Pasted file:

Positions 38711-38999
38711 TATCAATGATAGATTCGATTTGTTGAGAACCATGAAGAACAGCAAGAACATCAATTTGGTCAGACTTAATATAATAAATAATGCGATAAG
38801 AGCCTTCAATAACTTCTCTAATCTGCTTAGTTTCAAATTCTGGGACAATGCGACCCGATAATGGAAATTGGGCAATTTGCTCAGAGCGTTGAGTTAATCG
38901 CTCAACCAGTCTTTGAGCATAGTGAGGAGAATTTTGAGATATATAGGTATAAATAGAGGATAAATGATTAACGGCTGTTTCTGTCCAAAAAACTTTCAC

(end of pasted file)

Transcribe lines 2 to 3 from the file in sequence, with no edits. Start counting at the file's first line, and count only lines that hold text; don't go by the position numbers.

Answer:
38711 TATCAATGATAGATTCGATTTGTTGAGAACCATGAAGAACAGCAAGAACATCAATTTGGTCAGACTTAATATAATAAATAATGCGATAAG
38801 AGCCTTCAATAACTTCTCTAATCTGCTTAGTTTCAAATTCTGGGACAATGCGACCCGATAATGGAAATTGGGCAATTTGCTCAGAGCGTTGAGTTAATCG